The Royal Highland Showcase, in Partnership with Royal Bank of Scotland, has revealed excellent livestock entry figures for its sheep, cattle and goat classes.
Over 1,100 entries have been confirmed for the innovative hybrid event, which takes place at Ingliston, Edinburgh, from June 14 – June 20.
The showing and judging of the livestock will be livestreamed during the ‘behind closed doors’ showcase, which will welcome exhibitors from across the UK to shine a spotlight on the best of the country’s livestock.
241 beef cattle entries have been received, with the largest class being British Limousin (37) with Highland Cattle close behind (33).
Other classes which have seen high entry figures include Aberdeen Angus (21), British Charolais (18), Hereford (17), and Belted Galloway (16).
The dairy section has seen 78 entries, with classes in Dairy Showmanship (28), Holstein Dairy Calves (32) and Coloured Dairy Calves (18) taking place this year.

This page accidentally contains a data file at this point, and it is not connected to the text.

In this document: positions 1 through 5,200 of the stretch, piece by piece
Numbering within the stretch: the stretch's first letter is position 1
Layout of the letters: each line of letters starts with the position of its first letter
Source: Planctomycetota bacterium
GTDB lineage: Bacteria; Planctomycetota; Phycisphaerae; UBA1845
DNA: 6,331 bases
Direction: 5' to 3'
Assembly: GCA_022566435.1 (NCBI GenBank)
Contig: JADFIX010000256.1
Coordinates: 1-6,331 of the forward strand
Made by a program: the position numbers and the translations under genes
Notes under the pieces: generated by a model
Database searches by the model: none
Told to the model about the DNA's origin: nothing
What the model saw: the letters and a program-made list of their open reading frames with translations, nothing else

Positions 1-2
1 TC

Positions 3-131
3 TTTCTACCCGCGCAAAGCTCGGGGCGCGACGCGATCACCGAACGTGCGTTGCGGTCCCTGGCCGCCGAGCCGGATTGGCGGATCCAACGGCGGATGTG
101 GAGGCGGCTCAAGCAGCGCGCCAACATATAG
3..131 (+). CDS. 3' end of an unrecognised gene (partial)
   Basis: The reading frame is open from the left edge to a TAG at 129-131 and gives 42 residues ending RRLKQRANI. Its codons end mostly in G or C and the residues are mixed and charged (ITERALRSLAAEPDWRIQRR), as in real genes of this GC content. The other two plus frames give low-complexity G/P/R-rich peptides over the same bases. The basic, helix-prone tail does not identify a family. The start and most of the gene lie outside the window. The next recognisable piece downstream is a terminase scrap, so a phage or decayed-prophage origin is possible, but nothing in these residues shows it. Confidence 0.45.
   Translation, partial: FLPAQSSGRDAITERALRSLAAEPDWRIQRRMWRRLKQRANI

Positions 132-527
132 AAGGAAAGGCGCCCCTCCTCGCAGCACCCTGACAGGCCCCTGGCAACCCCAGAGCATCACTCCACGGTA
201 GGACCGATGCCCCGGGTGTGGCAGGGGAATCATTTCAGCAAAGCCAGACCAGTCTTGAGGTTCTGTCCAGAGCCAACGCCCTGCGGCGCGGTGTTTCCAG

Sheep entries total 775, with Texels leading the way with 96 entries. Close behind is the Shetland class (77) and Blue Texel (63).
Other classes which have seen significant entry numbers include Beltex (55), Zwartbles (46) and Bluefaced Leicester Traditional Type (41).
Goat classes have seen 84 entries overall. Competitions this year are Dairy Adults (39), Dairy Kids (15), Pygmy (7), Boer (18) and Goat Young Handlers (5).
The Scottish Championships have also strong entry figures for Dairy (180), Handcrafts (163) and Bread (69).
Livestock on ‘the world stage’
RHASS competitions manager David Tennant said:
“We have been spurred on by the number of entries we’ve received for the Royal Highland Showcase, which highlight the eagerness of competitors to get back into the show rings.
“The country’s livestock and Scottish produce will truly be on the world stage this year, with classes livestreamed online and available to watch around the world.
“We know there is an appetite from our international community to get involved with the showcase and there will be breeders from Sydney to Canada with eyes on the showcase this year.
“In common with other show years, some classes will not take place due to the minimum number of entries not being achieved, however we hope to see Swaledale, Scotch Mule, Cheviots and more breeds back in the ring for 2022,” Tennant concluded.